There is a bright new science flourishing in the UK; a science with bold hopes to understand the origins of life on Earth and where else it may exist in the cosmos. It's called astrobiology, and I'm just beginning my research career in this promising new field.
Perhaps it's a little unfair to imply that astrobiology is completely novel: after all, Nasa was sending life-detection experiments to the surface of Mars back in the 1970s. But these early attempts at finding extraterrestrial life resulted in disappointment and a slump in interest in astrobiology for the three decades since. Now, however, bolstered by new discoveries across the breadth of research it encapsulates and a renewed acceptance and enthusiasm for the subject within the scientific community, astrobiology is enjoying a resurgence.
This reignition of interest has been triggered by developments in several diverse areas. Our recent exploration of the solar system has revealed a gamut of extraterrestrial locations that are thought to provide the basic requirements for the sustenance of life, from water seeping out of gullies on Mars to the deep ocean hidden beneath the icy face of Jupiter's moon Europa and the frigid methane rivers and lakes of Saturn's moon Titan. Even one of the hitherto ignored minuscule moons of Saturn is now thought to have subterranean caverns full of water.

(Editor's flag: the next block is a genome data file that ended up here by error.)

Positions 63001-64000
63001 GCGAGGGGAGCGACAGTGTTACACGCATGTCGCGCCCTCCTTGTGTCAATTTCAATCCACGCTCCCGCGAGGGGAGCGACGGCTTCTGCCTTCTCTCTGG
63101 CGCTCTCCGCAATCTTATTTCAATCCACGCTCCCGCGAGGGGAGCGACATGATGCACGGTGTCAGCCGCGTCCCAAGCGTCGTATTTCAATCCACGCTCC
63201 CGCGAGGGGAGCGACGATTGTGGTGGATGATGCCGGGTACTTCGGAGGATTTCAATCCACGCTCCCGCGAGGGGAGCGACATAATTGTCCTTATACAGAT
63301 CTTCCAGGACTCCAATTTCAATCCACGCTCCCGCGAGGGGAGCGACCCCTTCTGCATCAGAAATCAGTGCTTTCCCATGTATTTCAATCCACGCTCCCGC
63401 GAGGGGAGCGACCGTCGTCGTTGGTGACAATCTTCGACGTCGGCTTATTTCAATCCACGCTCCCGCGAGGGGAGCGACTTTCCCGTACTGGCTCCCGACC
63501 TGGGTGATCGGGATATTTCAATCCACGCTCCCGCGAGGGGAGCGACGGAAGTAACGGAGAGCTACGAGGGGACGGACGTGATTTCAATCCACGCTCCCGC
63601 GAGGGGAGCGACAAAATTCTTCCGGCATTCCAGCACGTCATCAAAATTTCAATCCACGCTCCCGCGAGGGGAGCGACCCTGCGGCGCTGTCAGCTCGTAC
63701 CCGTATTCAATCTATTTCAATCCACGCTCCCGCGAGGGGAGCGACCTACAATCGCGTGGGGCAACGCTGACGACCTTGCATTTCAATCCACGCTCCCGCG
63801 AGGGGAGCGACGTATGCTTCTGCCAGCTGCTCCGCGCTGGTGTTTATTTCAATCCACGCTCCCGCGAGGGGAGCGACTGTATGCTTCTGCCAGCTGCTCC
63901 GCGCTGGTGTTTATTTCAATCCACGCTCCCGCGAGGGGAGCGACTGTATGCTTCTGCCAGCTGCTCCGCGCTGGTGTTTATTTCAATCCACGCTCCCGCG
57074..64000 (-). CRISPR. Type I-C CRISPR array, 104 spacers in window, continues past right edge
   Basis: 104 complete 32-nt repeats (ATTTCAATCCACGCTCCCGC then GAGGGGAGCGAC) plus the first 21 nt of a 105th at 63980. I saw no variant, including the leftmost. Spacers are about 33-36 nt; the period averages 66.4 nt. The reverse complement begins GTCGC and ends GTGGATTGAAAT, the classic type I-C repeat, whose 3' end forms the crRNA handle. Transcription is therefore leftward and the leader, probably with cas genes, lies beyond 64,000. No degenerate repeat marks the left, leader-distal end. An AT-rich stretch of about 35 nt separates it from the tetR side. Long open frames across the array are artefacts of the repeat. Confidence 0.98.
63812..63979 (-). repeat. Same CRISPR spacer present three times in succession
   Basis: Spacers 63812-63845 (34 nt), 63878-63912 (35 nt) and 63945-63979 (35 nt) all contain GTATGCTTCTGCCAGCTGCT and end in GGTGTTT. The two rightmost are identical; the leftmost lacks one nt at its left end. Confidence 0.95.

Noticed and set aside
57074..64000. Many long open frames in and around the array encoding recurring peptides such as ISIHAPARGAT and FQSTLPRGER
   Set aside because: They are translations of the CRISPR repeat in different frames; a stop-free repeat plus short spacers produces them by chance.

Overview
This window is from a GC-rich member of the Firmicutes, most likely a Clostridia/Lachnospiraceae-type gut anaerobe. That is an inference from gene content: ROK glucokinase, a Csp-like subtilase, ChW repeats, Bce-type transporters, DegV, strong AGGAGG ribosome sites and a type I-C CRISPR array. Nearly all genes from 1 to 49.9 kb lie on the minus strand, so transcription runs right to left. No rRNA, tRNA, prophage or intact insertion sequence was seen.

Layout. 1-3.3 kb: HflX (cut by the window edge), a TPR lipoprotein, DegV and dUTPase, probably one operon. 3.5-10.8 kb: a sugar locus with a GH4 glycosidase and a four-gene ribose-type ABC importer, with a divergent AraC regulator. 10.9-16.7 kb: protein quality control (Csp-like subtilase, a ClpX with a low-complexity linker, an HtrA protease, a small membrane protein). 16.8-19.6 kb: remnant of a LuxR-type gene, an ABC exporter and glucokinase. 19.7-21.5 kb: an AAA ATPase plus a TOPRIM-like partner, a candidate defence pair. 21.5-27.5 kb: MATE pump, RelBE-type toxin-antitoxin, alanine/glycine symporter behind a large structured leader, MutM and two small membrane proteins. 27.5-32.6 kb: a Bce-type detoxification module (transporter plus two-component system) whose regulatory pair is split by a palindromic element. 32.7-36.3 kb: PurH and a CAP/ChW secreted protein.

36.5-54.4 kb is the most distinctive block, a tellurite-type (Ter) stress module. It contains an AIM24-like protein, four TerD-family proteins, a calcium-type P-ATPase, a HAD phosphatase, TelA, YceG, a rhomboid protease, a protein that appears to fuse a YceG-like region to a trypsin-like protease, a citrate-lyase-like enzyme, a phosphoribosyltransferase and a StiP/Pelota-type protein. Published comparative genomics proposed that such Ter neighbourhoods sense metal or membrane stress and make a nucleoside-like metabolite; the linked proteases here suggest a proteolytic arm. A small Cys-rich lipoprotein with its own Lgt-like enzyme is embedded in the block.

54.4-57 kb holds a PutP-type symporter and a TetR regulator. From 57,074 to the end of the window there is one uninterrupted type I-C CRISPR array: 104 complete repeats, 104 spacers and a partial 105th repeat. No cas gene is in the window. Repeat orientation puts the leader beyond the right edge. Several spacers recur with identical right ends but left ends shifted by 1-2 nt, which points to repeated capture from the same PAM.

Peering beyond our own cosmic back garden, in the past 14 years astronomers have discovered more than 400 planets orbiting other stars in the galaxy, several of which may support oceans of water suitable for life. The announcement of the discovery of the first truly Earth-like world is realistically expected in the next few years, and astronomers are also confident that before too long we'll have the capability to detect evidence of life in the make-up of its atmosphere.
Another important emerging realisation of astrobiology is that, while perhaps life itself cannot be transported between the stars to seed young worlds, many of the essential molecules certainly are extraterrestrial. The organic building blocks of life would have rained down in meteorites upon the young Earth like manna from heaven. Just last year, a research group at Imperial College London found components of DNA, called nucleobases, in a space rock. These vital building blocks could have been incorporated into the genetic coding of the earliest life forms on our planet.